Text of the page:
Africa Finance Corporation targets combining renewable infrastructure projects to attract more funding

Lagos-based Africa Finance Corporation (AFC) will shift its energy portfolio towards greener projects to attract greater investment from institutional partners, its new chief investment officer Sameh Shenouda announced.

Shenouda joined the pan-African infrastructure bank from Blackstone-owned energy group Zarou on Monday, and he said the AFC board had agreed to a plan to bundle new and existing solar, hydro and wind projects in a dozen African countries into a new unit with combined generating capacity of 1-2 gigawatts of renewable energy.

He added that the unit could eventually be separated out and floated on the London Stock Exchange. “This is an area a lot of European investors and oil companies are going into, but they haven’t cracked Africa yet,” Shenouda said.

According to Shenouda, investors have expressed interest in green energy projects on the continent but were unable to spend time scouting relatively small 50-60 megawatt projects. “So we will deliver an opportunity that gives them higher returns and access to a market they haven’t cracked yet.”

AFC, an infrastructure-focused development bank established in 2007, has expanded rapidly in recent years, investing $8.7bn in projects in 35 African countries across power, telecoms, heavy industry, logistics and transport.

An investment-grade rated bank, it has sought to attract funding from a wider pool of investors, raising money in several Asian markets including China, Singapore and Malaysia.

In December, the US International Development Finance Corporation provided $250 million of funding to strengthen the bank’s capital base. Nigeria’s central bank holds a 42% stake.

AFC has already invested more than $60m in a wind power project in Djibouti in the Horn of Africa. The bank is looking at renewable energy opportunities in Nigeria, Ivory Coast, Madagascar and Mozambique.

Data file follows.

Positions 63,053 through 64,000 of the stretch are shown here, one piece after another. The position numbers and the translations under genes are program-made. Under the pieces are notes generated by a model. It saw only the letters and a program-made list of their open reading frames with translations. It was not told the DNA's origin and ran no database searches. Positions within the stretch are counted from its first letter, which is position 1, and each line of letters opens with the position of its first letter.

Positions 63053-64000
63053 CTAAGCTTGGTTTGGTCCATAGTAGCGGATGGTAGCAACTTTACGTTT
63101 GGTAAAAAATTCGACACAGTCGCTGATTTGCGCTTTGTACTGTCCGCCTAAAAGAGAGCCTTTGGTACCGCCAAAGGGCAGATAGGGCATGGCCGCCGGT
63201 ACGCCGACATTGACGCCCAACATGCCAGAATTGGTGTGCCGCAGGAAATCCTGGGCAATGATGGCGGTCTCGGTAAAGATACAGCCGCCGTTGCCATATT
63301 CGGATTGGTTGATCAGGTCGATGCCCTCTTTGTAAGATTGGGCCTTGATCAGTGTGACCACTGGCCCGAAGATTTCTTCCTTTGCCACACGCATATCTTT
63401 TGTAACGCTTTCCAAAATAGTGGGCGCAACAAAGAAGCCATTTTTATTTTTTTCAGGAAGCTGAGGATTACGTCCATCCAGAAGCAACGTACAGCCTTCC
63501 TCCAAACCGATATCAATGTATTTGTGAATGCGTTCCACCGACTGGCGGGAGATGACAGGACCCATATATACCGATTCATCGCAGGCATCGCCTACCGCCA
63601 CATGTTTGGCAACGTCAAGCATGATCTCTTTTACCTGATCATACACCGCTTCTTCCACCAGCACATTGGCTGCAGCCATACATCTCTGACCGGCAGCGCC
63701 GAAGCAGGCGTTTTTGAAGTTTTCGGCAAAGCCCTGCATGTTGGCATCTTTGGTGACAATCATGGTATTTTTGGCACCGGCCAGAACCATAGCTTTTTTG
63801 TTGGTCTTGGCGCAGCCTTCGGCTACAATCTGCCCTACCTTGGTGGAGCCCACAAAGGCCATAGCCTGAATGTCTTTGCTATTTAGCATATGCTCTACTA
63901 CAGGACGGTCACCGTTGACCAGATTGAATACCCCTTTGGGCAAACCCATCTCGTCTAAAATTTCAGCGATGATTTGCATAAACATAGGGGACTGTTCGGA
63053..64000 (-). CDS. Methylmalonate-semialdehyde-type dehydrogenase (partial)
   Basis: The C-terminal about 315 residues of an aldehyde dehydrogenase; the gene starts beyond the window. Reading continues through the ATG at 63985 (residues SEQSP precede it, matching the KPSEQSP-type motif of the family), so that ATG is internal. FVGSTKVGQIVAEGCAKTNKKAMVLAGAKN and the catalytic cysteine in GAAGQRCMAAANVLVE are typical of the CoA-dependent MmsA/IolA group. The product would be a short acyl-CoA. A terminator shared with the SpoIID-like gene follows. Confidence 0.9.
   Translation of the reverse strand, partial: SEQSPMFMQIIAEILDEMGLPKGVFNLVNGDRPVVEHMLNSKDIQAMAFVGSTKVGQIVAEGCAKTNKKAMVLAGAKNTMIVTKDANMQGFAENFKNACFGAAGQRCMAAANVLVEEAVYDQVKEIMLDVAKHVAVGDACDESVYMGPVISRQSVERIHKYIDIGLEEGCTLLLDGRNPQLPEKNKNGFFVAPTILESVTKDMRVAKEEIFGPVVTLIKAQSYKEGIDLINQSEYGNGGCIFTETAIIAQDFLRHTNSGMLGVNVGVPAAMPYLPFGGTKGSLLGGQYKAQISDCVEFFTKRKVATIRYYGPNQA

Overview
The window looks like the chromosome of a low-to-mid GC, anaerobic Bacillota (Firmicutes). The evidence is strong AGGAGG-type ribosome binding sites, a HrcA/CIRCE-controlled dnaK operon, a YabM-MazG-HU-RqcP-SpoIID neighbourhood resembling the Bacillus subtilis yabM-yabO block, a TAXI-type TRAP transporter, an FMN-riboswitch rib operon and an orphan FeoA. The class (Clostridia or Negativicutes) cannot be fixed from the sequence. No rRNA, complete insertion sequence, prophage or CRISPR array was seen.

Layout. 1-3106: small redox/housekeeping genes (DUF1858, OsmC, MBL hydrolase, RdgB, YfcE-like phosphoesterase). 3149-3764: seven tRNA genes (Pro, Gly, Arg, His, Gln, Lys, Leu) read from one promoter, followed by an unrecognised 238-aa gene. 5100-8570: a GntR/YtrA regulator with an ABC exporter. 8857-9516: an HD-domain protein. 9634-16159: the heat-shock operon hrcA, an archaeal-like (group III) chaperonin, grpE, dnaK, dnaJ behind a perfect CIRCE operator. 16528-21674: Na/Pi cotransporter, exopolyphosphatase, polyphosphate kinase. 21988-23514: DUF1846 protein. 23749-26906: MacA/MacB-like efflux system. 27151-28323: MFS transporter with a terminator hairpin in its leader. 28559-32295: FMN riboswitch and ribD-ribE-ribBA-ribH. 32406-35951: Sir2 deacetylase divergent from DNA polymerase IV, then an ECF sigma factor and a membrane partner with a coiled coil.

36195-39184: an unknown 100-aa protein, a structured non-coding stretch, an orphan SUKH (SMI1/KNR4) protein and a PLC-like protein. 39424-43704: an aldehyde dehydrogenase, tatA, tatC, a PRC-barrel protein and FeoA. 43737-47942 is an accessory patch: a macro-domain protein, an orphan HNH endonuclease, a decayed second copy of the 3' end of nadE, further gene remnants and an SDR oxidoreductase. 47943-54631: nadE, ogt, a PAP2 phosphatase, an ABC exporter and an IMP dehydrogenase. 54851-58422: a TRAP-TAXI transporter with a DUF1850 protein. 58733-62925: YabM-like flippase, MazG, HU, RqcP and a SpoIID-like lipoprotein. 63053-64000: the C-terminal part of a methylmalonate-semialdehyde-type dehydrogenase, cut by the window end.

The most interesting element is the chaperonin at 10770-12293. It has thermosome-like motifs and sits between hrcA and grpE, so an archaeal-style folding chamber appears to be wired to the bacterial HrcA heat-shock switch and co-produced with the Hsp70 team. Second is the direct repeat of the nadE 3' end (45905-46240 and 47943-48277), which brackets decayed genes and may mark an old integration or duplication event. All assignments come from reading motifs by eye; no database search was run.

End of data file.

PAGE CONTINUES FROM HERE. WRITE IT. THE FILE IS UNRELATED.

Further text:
Aubrey Hruby, co-founder of the Africa Expert Network and an investor in African start-ups, described the AFC’s tilt towards a green strategy as “good news”. However, she cautioned that many funds were looking for similar opportunities.

“The new climate focus across the financial world will probably mean a surplus of capital chasing limited bankable deals in green energy on the continent,” she said.

In the past, the AFC has expressed caution about embracing the shift towards green energy because much of Africa has a woeful infrastructure deficit. In the AFC’s own home base of Nigeria, only about half of homes have access to electricity.

Moreover congestion at Lagos port is so bad that it costs as much to get a truck through the commercial capital as it did to ship the same goods from China.

“We have to be a little careful of not trying to accelerate this carbon issue so fast, so hard, that you start stifling Africa’s development,” Sanjeev Gupta, executive director for financial services at AFC, told Investors Chronicle recently.

Morocco is home to Africa’s biggest solar project Noor whereas South Africa hosts eight of the ten largest solar plants in Africa. Most African countries rely on fossil fuels to meet their energy needs.

“Projects that meet all the criteria around which green financing can happen, there are still not that many, it’s not that easy, and not that cheap to develop them.” Shenouda said the bank had done many power projects, but not enough in renewable energy.

“We will always find fossil fuels in the mix, but now the challenge is how to get to 20% of your capacity from renewables,” he said.

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